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IMC 2023: Sessions

Session 206: Punitive Miracles in Late Antiquity and the Early Middle Ages, II

Monday 3 July 2023, 14.15-15.45

Sponsor:Wydział Historii, Uniwersytet Warszawski
Organisers:Juliana Santos Dinoa Medeiros, Wydział Historii, Uniwersytet Warszawski
Robert Wiśniewski, Instytut Historyczny, Uniwersytet Warszawski
Moderator/Chairs:David Hunter, Department of Modern & Classical Languages, Literatures & Cultures, University of Kentucky
Bryan Ward-Perkins, Faculty of History, University of Oxford
Paper 206-aPunitive Miracles of the Child Jesus: What Does the Textual Transmission of the Infancy Gospel of Thomas tell us?
(Language: English)
Marijana Vukovic, Instytut Historyczny, Uniwersytet Warszawski
Index terms: Biblical Studies, Language and Literature - Greek, Theology
Paper 206-bThe Grotesque Body in Hell and in Punitive Miracles Stories in the Byzantine Hagiographical Literature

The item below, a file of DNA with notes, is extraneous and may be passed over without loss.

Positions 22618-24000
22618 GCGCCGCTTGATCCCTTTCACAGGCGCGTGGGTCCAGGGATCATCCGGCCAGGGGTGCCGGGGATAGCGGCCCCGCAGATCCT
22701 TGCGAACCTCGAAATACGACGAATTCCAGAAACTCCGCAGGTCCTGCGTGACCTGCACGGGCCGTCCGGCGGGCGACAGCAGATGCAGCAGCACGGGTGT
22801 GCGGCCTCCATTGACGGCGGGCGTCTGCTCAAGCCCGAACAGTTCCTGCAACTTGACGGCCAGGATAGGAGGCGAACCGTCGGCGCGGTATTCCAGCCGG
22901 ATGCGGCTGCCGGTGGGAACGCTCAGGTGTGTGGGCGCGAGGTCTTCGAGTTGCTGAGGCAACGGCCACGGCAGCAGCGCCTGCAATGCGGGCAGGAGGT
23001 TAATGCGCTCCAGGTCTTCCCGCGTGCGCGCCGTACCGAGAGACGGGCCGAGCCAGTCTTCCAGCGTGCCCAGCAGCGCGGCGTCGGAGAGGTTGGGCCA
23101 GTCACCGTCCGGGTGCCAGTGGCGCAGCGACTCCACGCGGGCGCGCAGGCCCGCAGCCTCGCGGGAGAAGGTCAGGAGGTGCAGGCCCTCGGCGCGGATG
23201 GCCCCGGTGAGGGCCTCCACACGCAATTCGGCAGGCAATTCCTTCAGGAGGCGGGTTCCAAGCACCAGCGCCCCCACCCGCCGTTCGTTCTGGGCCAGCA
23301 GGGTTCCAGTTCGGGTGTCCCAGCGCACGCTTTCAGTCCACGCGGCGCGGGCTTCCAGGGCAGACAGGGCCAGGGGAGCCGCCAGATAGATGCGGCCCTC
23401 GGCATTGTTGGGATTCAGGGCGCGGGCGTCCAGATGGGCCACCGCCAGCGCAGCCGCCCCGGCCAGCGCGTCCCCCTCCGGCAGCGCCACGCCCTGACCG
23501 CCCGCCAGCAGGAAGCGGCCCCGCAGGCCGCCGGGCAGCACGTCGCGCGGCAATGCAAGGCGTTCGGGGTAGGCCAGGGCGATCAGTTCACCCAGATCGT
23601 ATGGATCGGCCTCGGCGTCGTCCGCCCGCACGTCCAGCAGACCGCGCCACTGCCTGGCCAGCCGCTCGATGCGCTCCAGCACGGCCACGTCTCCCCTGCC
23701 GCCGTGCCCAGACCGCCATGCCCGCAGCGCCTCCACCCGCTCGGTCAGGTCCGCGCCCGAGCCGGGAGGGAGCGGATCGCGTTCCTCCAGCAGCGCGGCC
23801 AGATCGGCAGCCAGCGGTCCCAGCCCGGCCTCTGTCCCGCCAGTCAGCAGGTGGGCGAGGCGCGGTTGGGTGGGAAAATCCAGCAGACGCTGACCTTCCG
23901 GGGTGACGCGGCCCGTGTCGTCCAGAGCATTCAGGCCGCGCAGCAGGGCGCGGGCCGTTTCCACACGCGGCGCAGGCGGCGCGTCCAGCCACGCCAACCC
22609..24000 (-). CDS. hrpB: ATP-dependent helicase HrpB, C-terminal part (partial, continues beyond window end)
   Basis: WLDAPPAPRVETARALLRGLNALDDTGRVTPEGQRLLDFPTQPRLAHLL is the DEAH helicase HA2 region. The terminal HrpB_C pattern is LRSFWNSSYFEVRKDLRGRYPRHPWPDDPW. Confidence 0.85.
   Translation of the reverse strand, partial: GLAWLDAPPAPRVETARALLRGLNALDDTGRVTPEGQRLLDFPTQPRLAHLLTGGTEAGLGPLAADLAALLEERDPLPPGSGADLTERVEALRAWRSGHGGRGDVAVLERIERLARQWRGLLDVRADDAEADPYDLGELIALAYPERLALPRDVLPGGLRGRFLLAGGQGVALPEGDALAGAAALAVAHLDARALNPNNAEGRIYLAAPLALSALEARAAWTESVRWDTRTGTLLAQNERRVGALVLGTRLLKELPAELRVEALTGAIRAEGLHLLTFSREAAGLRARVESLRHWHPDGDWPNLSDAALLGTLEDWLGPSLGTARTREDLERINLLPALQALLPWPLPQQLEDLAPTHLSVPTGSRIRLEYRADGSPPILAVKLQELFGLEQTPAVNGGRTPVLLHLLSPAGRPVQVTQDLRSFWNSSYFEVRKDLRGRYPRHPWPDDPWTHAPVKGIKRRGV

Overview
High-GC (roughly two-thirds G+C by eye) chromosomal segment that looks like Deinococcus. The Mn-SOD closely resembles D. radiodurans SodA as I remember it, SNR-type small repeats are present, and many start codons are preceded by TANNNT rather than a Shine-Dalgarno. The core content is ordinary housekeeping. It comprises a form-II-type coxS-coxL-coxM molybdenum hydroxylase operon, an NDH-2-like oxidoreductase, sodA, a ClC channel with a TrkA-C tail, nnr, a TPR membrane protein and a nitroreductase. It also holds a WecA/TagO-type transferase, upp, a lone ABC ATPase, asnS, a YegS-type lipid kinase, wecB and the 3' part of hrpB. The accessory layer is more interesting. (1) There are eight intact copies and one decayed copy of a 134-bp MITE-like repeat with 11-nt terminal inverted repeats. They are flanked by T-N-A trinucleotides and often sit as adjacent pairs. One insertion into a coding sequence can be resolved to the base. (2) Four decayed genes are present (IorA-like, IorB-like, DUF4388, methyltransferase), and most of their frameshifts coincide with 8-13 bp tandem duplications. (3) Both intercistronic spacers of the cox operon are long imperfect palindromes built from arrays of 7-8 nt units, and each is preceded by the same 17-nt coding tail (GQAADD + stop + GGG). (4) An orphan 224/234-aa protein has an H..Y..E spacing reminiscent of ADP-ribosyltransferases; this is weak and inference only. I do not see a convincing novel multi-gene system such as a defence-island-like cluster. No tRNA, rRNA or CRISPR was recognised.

(Language: English)
Emmanouela Grypeou, Institutionen för etnologi religionshistoria och genusvetenskap, Stockholms universitet
Index terms: Anthropology, Byzantine Studies, Hagiography, Language and Literature - Greek
Paper 206-cPunishing Magicians through Miracles: The Motif of Trial by Fire in Greek Hagiography
(Language: English)
Julie van Pelt, Afdeling Latijn en Grieks, Universiteit Gent
Index terms: Byzantine Studies, Hagiography, Language and Literature - Greek

Miracles are a common feature of Christian narrative in Late Antiquity and the early Middle Ages. But while some people were healed, exorcised or protected by the power of God or his saints, others were punished. Punitive miracles tell us a lot about models of sanctity and functions of literary texts, but also about religious, social and economic fears of the period. These session aims to discuss various ways of how punitive miracles were perceived in Christian mentality and used in narrative. Examining evidence from hagiography and other types of Christian literature, Session II will focus on who was punished, why and how.